Ohioans going on vacation can expect a similar experience to 2019, before COVID led to canceled flights and forced would-be travelers to hold family reunions via Zoom.
That means busy airport terminals and congested highways are back. The only difference will be the price of the trip, which is expected to be much higher due to ongoing inflation.
AAA forecasts that 2.2 million Ohioans will travel at least 50 miles this Thanksgiving holiday, which is 96% of 2019 volume, the nonprofit travel association said in a news release. These Ohioans will face 10% higher travel expenses than last year, the press release said.
The travel association also predicts 216,000 Ohioans will fly over Thanksgiving weekend, up 9.1% year over year and exceeding pre-pandemic levels by 15,000 people.
The expected increases come despite higher travel costs. Across the country, airfares are up 43%, hotel rates are up 9%, and rental car rates are up 3.5% from 2021, according to analysis by personal finance firm NerdWallet.
And while Ohio gasoline prices have been falling steadily after topping $5 a gallon in September, the current statewide average price of $3.64 a gallon is nearly 40 cents higher than this time last year, according to the AAA.
Tony Meredith, dance director at Danceville USA ballroom dance school in the short north, travels frequently to experience dancing in different parts of the world.
“It seems like hotel prices have doubled,” he said.
As a frequent flyer, Meredith can offset some expenses by earning airline miles and hotel perks, but finding a good hotel deal requires booking his stay well in advance.
Meredith and his husband were planning a trip to London and Cairo around Christmas and are optimistic the frequently canceled and delayed flights that made headlines at the height of COVID are a thing of the past. But the Short North resident said he has learned to go with the flow when travel is disrupted.
“If there’s anything that teaches patience, it’s travel,” he said.
He’s far from the only traveler experiencing a spike in travel costs post-COVID.
“Holiday travel is always expensive, and this year’s inflation is compounding that,” said Sally French, a NerdWallet travel expert.
Ohioans planning a vacation trip have a few money-saving options.
“If possible, avoid peak travel days,” Kevin Heery, chief product officer of booking website Priceline, said in a statement. “Changing your travel dates or extending your trip can result in significant cost savings.”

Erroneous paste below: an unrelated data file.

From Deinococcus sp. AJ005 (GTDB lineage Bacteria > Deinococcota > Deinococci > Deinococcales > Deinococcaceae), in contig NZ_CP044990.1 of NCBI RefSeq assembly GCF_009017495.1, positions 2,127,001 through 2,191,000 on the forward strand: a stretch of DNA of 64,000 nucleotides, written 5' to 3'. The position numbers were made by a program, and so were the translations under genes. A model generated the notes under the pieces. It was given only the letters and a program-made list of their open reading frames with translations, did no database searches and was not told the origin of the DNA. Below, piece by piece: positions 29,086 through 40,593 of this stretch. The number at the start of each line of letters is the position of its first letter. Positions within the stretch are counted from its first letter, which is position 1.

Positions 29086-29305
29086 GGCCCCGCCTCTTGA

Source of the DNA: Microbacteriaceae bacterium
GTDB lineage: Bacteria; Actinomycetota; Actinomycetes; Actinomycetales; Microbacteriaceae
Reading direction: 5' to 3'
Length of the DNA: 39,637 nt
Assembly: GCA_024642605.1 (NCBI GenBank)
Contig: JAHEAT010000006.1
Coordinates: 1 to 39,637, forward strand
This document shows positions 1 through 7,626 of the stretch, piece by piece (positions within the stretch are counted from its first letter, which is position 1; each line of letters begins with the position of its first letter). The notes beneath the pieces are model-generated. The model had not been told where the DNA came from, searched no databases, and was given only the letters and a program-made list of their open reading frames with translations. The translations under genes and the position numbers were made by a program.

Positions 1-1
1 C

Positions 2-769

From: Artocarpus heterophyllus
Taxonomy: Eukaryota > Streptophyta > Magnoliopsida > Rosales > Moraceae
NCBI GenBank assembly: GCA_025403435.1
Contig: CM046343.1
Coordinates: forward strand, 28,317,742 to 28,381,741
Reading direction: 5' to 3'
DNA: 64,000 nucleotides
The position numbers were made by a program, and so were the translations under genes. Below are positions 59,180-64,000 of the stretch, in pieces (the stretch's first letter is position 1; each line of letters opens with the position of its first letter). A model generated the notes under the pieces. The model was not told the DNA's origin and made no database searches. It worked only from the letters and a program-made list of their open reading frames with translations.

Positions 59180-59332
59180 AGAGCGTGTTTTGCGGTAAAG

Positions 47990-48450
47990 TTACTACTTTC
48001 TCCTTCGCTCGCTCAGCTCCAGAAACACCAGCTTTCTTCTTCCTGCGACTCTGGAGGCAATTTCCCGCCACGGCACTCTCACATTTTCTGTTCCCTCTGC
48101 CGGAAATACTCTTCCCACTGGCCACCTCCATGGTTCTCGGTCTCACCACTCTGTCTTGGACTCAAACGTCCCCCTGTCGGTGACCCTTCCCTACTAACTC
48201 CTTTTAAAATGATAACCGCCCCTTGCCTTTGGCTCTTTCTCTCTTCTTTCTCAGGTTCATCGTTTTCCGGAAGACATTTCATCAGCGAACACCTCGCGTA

Flights on Christmas Eve, when most travelers have already departed, are 11% cheaper than December 22, which Priceline predicts is expected to be one of the busiest travel days of the year.
And if you book a return flight after January 2nd, you can save up to 20% on the fare.
More:Passenger traffic returns to John Glenn, Rickenbacker, in the wake of the pandemic
The Columbus Regional Airport Authority expects the Tuesday and Wednesday before Thanksgiving and the Sunday and Monday after Thanksgiving to be the busiest days at the city’s two airports before Christmas, said Kari Hartwig, a digital media specialist at the airport authority. The agency operates John Glenn Columbus International Airport and Rickenbacker International Airport.
“We’re already ramping up passenger traffic,” she said. “It started on Wednesday this week.”
The agency generally recommends that passengers arrive at the airport 90 minutes before domestic flights and two hours before international flights to allow time for check-in and security screening.
“We’re pushing that (earlier) this year,” Hartwig said. “We anticipate that TSA lines will be longer once we are past the COVID phase. Many people are traveling for the first time since 2019.”
The airport authority also recommends checking lists of prohibited items, including snow globes with more than 3.5 ounces of liquid. These items are popular gifts around the holidays but could be confiscated at security checks, Hartwig said.
Anyone who wants to drive should make sure their cars have received all necessary maintenance, said Kimberly Schwind, director of public affairs at AAA Ohio.
“This year we’ve seen a lot more people holding on to their cars longer because it’s more expensive to buy,” she said.
If you’re one of those people, “it’s more important to make sure your car is ready for the trip and make sure you have the maintenance you need,” she said.